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http://dx.doi.org/10.1002/alz.12282DOI Listing
January 2021

MarkVCID cerebral small vessel consortium: I. Enrollment, clinical, fluid protocols.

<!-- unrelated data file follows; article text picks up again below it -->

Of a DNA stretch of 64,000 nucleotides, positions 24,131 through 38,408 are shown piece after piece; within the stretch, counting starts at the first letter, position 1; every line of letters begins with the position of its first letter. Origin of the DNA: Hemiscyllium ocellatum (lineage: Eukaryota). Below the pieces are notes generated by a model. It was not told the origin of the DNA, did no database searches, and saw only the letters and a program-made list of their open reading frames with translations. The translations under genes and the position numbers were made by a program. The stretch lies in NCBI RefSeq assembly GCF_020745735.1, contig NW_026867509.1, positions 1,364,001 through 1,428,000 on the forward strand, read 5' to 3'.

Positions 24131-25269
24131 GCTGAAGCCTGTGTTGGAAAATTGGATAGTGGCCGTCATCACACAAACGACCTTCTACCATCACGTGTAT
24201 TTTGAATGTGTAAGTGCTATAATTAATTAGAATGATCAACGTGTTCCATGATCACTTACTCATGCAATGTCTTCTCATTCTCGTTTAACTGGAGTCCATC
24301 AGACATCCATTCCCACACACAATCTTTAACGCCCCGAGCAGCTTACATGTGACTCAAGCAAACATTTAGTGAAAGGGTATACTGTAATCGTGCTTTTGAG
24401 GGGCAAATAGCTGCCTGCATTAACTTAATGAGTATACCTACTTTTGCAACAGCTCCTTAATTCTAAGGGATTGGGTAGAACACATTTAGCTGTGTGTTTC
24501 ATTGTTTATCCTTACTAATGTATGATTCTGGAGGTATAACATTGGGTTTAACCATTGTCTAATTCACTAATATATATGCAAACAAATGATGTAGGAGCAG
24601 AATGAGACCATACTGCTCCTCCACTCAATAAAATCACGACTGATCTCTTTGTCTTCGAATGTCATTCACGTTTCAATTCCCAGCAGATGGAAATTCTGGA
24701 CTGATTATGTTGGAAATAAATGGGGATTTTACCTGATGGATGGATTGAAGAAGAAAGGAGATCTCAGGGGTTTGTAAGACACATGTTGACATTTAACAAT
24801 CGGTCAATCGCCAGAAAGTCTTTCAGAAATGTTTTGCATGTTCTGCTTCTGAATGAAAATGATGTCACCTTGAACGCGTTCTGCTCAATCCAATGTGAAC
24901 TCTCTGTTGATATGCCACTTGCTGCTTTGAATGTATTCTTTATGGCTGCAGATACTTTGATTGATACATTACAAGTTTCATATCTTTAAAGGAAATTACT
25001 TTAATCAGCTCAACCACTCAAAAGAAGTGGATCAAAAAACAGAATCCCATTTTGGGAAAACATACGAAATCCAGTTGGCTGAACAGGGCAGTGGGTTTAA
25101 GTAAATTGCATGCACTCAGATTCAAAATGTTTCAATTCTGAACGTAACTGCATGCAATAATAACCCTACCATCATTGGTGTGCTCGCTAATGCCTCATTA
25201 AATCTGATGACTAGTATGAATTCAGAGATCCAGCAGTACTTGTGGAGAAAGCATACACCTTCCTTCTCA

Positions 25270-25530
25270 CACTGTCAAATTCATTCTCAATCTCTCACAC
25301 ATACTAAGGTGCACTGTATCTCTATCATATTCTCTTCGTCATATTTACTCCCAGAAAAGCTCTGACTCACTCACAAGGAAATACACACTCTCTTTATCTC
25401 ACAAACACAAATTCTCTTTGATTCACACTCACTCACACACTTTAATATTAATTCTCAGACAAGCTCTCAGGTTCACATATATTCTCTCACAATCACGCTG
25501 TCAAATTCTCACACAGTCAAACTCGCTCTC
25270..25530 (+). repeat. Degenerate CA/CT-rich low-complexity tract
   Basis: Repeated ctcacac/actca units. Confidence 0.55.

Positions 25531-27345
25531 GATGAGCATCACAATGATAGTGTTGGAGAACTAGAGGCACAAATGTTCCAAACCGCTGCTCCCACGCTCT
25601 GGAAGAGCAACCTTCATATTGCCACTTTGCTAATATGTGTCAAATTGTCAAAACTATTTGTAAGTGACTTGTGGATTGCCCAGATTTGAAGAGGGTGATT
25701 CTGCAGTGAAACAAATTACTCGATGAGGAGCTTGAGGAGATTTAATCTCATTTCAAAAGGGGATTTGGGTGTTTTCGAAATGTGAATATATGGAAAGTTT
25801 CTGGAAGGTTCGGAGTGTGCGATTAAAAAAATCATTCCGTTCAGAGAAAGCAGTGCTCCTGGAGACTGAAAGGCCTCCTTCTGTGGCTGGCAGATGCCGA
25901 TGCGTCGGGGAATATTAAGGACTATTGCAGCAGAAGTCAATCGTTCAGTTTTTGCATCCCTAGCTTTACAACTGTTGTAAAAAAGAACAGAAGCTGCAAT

Alzheimers Dement 2021 Jan 21. Epub 2021 Jan 21.

Department of Neurology, Massachusetts General Hospital, Boston, Massachusetts, USA.